Yesterday, Y Combinator (Silicon Valley’s ur-accelerator) hosted its biannual Demo Day at the Computer History Museum in Mountain View.
As cofounder Paul Graham announced last fall, YC downsized both the number of startups and the size of the investment in this current class. And fears that the accelerator bubble is about to pop were not lost on the 47 startups who presented, nor the 500 or so investors in attendance.
Where the buzziest startups once commanded valuations of up to $20 million, “now the higher end is closer to $10 million, and the financial terms of the investment deals have shifted slightly for the benefit of investors,” reports the Wall Street Journal. (Perhaps to loosen checkbooks, they started serving booze earlier in the day this year.)
Indeed, like their more established brethren, the hottest trend among YC’s early stage companies seemed to be (wait for it) generating revenue! The Journal says Demo Day offered “further proof that the social-networking craze has died down and more founders are tackling ‘boring’ problems that generate cash.”
Guess bored founders will have to get their kicks from checking their bank balance–and still existing in a few years.
Where the pitch decks of yore could be counted on for bubblicious slides on market size, the ones presented yesterday also highlighted money-making metrics:
“Don Dodge, a startup investor and well-known ‘developer advocate’ for Google, said today’s startups are more focused than ever on revenue—as evidenced by the large revenue-growth charts most of them showed off during the presentations to investors. In prior years, founders focused more on the number of people using their service, he said.”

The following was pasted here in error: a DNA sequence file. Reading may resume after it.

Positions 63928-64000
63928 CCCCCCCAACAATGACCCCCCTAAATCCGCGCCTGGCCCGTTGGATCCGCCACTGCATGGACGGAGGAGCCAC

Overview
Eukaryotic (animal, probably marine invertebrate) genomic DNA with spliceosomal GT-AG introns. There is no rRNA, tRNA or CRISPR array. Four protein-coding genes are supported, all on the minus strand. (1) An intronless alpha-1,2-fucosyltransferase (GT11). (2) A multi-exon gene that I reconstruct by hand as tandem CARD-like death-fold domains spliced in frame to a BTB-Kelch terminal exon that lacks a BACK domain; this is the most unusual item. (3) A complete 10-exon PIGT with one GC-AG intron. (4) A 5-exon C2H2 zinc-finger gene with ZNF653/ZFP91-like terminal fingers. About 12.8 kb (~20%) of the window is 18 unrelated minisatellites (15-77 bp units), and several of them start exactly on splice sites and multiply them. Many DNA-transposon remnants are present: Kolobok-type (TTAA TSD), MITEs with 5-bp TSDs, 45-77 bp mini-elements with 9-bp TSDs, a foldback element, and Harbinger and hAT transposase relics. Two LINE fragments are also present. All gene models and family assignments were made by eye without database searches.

So what did all this emphasis on practicality amount to? Copying proven business models instead of pie-in-the selfie-sky ones, according to CNET.
— Paul Sloan (@PaulSloan) March 27, 2013
But PandoDaily’s representative failed to notice an appreciable difference:
“While Y-Combinator made changes over the past year, there wasn’t a whole lot different about the companies this time around. Less money did not, YC partner Jessica Livingston claims, result in greater fiscal austerity. ‘It’s not like they were really irresponsible to begin with,’ she says. More squishy was the outward impression each company emitted: some attendees told me there was a greater sense of founder modesty.”
As revolutions go, disrupting egoes ain’t half bad.